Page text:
In worms, we obtained 80 candidate miRNAs that meet the (stringent) requirements described in Materials and Methods, with 30 of them being known C. elegans miRNAs. Note that the number of known miRNAs that are conserved (using only the conservation of the 80-nt stem-loop precursor sequence at the same threshold as described in Materials and Methods) between C. elegans and C. briggsae is 49; therefore, our miRNA discovery procedure for discovering highly conserved miRNAs has a 61% sensitivity in worms.

The top 30 worm miRNAs, ranked by decreasing folding strength (increasing ΔG), are listed in Table 5. They include 17 previously known miRNAs, the rest being candidate novel miRNAs. Table 5 shows that the candidate novel miRNAs are very similar to the known ones, in terms of ΔG, conservation in C. briggsae, and location within the genome (intergenic region or introns). Note that, although they were derived from k-mers lying in 3′UTRs of genes, none of the candidate novel miRNAs lie across from 3′UTRs. The 30 highest-scoring fly miRNAs, of which ten are known, are listed in Table S5. While all our candidate miRNAs should be systematically verified by experiments, our study suggests that the total number of miRNAs in metazoans may be much higher than previously thought, a prediction that agrees with a recent one made in mammalian genomes [13]. A conservative estimate based on the top 30 miRNAs discovered by our procedure would predict that the total number of miRNAs in worms is almost twice the current number in the miRNA registry. A less conservative estimate based on our 80 predicted miRNAs would indicate between 300 and 400 miRNAs in worms.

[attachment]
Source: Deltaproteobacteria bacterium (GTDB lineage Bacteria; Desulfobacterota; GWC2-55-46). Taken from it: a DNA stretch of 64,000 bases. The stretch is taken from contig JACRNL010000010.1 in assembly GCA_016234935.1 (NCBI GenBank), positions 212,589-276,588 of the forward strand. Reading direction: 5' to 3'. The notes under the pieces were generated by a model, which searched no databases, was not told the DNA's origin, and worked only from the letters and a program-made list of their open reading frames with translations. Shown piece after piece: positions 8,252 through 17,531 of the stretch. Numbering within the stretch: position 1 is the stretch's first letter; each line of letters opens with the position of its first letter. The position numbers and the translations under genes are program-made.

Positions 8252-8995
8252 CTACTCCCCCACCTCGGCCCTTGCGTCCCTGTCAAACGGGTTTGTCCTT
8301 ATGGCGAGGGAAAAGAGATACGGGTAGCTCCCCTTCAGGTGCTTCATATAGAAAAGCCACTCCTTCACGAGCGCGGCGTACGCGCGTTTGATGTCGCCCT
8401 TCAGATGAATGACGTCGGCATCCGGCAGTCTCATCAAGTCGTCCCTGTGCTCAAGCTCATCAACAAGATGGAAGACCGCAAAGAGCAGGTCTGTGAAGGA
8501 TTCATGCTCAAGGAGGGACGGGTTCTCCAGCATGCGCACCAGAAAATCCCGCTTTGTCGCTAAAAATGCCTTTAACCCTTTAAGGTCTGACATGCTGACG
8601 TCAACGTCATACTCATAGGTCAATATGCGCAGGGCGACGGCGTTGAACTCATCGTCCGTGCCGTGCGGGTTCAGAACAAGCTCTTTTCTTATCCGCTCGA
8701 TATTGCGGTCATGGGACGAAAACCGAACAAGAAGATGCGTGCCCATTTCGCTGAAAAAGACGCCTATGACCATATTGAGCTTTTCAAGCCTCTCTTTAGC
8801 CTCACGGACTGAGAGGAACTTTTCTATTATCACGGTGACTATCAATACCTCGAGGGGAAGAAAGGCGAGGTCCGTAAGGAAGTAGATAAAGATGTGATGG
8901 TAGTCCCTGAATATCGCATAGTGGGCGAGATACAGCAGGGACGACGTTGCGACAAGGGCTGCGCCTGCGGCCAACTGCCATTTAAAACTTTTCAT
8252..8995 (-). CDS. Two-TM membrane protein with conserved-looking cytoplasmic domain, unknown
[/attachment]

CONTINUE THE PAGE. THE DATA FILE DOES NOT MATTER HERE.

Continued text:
Table 5
Top 30 Predicted C. elegans miRNAs, Sorted by ΔG

Comparison of 3′UTR Regulation Between Worm and Fly